Residential Earthquake Retrofits in BC by Shear Seismic Retrofits

Eliminating Key Structural Weaknesses in Houses

There are three significant areas of weakness commonly found in the structure under the first floor homes built on raised foundations. If any one of these fails during an earthquake, a house is likely to suffer serious structural damage or even total collapse. Seismic retrofits are intended to prevent such enormous damage, ensuring your home remains upright on its foundation and safe enough to continue living in.

Exterior view of a house's cripple wall framing structure
* Mudsills are known in Canada as Sill Plates.

A Look Under the House

At right are the perimeter structural elements that support a house.

Weakness #1:  Cripple Walls

See where the cripple wall is located on a house with a basement
Homes can be built over foundations in two general configurations:

1) with the floor joists sitting directly upon the sill plate, or

2) with the floor joists sitting on top of wood framed walls built on top of the foundation wall.  These shorter than usual framed walls, shown in the image at left, are the cripple walls. They typically vary from 2′ to 5′ tall. The number of stairs to the front door is generally a good indication of their height.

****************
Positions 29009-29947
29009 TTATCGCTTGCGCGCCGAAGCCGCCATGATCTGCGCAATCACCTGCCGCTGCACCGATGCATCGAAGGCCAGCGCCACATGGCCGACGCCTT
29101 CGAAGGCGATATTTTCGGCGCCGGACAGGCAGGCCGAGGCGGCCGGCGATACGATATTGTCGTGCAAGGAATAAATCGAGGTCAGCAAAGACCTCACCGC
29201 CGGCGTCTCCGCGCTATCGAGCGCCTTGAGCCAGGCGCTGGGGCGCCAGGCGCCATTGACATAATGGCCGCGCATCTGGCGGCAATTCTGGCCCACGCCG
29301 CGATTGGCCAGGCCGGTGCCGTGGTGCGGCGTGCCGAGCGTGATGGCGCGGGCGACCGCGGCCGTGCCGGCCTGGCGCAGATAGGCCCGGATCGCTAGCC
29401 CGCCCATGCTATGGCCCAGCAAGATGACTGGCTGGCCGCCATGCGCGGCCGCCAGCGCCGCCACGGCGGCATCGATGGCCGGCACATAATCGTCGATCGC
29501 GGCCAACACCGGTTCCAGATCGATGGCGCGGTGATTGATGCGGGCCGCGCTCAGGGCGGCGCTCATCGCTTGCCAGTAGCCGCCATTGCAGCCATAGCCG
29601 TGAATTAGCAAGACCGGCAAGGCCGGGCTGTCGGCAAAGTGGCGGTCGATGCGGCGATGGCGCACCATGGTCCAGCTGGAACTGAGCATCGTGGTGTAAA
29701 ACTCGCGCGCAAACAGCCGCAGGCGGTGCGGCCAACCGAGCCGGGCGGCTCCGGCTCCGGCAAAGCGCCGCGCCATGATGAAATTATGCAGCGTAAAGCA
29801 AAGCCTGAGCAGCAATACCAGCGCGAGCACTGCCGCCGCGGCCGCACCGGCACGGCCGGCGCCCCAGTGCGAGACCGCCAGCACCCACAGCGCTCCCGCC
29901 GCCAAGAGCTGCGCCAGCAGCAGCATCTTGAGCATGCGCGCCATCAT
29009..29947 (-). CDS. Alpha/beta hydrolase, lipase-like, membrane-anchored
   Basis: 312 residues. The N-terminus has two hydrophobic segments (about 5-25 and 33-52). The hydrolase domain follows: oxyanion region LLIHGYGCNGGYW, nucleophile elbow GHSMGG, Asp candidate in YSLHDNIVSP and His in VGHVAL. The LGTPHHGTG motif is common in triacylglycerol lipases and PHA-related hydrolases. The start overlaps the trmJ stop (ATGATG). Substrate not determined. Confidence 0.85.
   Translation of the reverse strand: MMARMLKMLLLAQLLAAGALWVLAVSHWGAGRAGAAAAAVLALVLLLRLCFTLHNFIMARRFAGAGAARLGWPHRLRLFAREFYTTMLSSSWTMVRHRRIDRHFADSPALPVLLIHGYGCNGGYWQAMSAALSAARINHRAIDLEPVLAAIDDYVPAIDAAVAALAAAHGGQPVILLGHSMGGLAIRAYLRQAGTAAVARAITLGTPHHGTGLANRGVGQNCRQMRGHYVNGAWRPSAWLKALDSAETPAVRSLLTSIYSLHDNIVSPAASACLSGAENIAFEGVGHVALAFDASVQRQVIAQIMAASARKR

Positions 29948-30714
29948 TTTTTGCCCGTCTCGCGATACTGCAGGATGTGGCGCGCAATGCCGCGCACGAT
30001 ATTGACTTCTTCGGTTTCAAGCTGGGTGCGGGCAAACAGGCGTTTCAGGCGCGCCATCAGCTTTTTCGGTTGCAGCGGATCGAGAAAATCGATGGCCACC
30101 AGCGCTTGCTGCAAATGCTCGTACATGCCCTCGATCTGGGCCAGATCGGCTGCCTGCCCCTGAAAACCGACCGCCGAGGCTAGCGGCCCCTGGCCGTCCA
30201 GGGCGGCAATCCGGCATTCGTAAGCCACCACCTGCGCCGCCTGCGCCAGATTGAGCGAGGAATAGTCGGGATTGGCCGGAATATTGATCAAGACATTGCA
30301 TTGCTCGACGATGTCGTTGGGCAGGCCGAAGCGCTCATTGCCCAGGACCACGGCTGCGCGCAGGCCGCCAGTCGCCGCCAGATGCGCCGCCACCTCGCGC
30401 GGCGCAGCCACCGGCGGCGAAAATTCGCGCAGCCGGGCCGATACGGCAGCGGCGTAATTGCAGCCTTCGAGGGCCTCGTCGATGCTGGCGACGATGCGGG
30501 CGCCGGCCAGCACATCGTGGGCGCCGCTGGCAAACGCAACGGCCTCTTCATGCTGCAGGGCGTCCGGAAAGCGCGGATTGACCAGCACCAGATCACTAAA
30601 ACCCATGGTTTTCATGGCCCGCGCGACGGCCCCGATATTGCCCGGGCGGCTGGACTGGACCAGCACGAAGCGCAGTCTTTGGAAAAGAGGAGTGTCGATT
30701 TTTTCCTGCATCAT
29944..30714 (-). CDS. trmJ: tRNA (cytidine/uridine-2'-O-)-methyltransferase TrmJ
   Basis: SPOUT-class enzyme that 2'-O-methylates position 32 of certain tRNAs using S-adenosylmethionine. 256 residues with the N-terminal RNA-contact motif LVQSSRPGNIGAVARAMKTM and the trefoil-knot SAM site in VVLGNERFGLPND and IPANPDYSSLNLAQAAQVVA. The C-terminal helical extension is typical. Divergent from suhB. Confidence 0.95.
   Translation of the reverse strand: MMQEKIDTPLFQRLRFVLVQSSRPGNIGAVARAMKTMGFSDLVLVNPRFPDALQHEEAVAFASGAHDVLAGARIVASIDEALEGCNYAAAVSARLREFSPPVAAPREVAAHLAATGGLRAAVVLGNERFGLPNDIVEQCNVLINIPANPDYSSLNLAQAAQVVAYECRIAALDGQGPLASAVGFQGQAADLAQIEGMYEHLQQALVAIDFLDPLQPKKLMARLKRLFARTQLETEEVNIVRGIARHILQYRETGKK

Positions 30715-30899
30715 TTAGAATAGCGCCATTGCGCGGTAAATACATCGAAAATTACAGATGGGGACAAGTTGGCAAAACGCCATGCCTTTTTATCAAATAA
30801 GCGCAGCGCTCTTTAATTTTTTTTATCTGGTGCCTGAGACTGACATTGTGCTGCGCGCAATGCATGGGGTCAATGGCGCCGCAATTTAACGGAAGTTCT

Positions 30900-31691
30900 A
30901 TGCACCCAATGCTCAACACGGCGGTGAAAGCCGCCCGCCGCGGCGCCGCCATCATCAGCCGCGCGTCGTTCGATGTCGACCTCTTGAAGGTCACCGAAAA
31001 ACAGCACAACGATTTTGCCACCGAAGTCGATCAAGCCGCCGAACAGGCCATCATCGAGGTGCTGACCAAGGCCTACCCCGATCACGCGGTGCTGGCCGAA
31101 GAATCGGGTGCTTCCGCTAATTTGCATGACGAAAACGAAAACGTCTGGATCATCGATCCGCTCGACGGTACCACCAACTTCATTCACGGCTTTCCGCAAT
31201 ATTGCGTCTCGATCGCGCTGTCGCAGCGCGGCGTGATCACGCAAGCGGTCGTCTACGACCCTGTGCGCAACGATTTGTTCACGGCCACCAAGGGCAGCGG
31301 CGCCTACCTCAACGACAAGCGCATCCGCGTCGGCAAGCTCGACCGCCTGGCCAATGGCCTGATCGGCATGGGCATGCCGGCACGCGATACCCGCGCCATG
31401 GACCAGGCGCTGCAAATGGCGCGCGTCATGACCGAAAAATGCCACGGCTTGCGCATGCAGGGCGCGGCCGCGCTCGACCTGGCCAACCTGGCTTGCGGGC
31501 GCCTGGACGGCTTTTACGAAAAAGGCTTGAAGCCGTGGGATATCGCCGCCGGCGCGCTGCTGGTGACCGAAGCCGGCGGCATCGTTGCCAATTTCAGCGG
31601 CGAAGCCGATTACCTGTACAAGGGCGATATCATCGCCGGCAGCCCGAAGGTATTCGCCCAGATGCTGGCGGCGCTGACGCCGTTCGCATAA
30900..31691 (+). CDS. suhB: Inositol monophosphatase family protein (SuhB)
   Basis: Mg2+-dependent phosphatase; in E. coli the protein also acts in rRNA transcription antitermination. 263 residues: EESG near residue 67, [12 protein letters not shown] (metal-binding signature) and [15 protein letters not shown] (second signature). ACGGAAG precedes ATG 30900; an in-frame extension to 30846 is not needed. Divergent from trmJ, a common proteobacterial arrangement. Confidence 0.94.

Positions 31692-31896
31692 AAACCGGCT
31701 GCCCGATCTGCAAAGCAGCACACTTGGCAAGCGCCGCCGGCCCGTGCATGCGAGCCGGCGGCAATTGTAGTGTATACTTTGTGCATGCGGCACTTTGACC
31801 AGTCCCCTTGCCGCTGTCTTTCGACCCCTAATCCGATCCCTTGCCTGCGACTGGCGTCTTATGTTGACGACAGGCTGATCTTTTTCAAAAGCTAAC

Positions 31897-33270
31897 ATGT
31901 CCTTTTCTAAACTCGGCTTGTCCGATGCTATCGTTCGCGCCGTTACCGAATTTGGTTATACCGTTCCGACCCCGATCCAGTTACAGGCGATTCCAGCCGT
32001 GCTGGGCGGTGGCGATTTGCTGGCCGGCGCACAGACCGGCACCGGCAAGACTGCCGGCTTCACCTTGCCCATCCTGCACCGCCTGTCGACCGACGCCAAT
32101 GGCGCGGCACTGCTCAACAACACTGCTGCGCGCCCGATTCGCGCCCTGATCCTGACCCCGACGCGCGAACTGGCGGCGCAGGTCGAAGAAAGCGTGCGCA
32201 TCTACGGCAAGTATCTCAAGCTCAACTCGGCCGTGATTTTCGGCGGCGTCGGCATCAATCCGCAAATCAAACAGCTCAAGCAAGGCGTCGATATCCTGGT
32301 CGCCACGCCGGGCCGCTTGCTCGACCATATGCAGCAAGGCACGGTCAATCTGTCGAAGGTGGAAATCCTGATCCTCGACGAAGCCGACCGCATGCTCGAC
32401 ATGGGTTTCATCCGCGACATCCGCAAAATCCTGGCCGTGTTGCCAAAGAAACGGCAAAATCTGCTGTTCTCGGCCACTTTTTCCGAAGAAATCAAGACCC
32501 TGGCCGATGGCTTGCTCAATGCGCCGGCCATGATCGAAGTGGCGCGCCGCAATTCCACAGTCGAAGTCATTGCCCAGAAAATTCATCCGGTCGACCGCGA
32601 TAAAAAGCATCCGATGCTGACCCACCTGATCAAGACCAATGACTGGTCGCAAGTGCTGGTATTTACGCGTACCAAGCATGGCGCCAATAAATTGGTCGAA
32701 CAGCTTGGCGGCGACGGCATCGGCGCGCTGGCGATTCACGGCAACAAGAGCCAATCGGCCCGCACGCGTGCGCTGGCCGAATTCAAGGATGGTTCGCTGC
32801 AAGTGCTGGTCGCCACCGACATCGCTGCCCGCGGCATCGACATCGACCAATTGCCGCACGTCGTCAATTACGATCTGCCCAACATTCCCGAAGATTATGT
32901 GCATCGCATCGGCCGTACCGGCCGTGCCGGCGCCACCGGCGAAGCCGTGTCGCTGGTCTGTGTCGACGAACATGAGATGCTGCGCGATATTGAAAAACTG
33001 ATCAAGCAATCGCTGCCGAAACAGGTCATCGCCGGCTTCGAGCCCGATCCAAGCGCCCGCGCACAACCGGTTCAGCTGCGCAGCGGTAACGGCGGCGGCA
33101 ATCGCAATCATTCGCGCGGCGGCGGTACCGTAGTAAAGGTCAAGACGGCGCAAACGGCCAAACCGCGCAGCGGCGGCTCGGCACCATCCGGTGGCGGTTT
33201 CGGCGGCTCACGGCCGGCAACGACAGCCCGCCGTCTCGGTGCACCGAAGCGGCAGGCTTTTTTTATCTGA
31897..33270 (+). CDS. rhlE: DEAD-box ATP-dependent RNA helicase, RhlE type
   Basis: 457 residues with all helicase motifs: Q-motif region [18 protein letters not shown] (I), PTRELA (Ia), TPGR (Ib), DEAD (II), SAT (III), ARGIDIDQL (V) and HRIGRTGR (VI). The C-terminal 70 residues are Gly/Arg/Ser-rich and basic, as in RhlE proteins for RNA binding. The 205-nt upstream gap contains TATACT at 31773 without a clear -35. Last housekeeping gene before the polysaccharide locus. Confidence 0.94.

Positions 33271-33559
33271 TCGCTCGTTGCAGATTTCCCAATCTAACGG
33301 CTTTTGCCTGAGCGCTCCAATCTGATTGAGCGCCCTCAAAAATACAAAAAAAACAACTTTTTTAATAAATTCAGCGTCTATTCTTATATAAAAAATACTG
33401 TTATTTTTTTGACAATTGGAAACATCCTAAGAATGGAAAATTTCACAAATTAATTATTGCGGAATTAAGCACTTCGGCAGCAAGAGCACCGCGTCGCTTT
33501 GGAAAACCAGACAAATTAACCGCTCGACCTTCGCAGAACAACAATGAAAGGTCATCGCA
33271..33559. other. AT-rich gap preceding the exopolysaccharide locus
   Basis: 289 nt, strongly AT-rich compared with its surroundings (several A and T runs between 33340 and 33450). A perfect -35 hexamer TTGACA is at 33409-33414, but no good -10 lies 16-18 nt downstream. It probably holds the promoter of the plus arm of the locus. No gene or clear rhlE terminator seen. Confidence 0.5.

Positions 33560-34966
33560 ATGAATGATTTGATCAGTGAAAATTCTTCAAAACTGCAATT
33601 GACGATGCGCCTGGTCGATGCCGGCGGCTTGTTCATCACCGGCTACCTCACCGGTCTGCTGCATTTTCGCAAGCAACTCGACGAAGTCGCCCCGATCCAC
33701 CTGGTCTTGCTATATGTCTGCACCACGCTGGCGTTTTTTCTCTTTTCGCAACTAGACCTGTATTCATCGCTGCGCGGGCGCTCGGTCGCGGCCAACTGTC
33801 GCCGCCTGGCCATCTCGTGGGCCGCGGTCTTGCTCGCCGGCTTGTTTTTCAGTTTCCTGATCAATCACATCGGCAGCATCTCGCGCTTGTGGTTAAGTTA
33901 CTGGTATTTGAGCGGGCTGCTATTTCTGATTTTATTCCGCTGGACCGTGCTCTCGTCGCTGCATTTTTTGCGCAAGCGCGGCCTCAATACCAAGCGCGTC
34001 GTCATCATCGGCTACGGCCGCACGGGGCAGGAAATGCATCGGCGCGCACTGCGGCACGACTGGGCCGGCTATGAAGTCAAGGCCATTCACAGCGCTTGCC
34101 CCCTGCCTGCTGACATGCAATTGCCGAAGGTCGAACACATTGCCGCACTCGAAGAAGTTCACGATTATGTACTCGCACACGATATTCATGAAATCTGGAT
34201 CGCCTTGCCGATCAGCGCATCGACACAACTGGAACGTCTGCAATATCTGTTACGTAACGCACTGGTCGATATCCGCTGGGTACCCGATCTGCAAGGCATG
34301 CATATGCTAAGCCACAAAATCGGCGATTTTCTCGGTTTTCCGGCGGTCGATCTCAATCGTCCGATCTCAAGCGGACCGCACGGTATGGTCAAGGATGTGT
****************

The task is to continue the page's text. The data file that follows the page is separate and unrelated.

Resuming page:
While obviously strong enough to bear the gravitational weight of the house, the cripple walls of a great many homes would give way and collapse under the force of even a moderately strong earthquake.

In fact, prior earthquakes in California have shown cripple walls to be, consistently, the first structural component to fail. This is how it happens:

Unbraced cripple walls collapse during earthquake

As you can see above and below, it doesn’t matter how many anchor bolts are installed if the cripple walls are not equally strong.

An unbraced cripple wall collapses from the force of an earthquake despite foundation bolts.

 Weakness #2.  Connection of the Sill Plate to the Concrete

The sill plate is either a 2×4 or 2×6 piece of lumber. If the floor joists are not sitting directly upon it, the sill plate is then the bottom member of a cripple wall. Either way, it needs to be secured substantially so several tons of seismic force vibrating back and forth won’t cause it to shift off the concrete.

This is what can happen during an earthquake if the sill plates are not bolted to the concrete:

House with plywood shear walls that are not bolted to the foundation is shaken off the foundation by earthquake force. A seismic retrofit must include foundation bolts.
Theoretically, all homes built after the release of B.C.’s 1974 Building Code should have 1/2″ bolts every 8 feet. In practice, this is often not the case. There may be less or none at all. (See “Modern Lower Mainland Homes Missing Foundation Bolts”) Often, they were not installed correctly installed well enough to be of much, if any, value in and earthquake.  Here are some examples:

When seismic retrofitting, these existing bolts would be ignored and new ones installed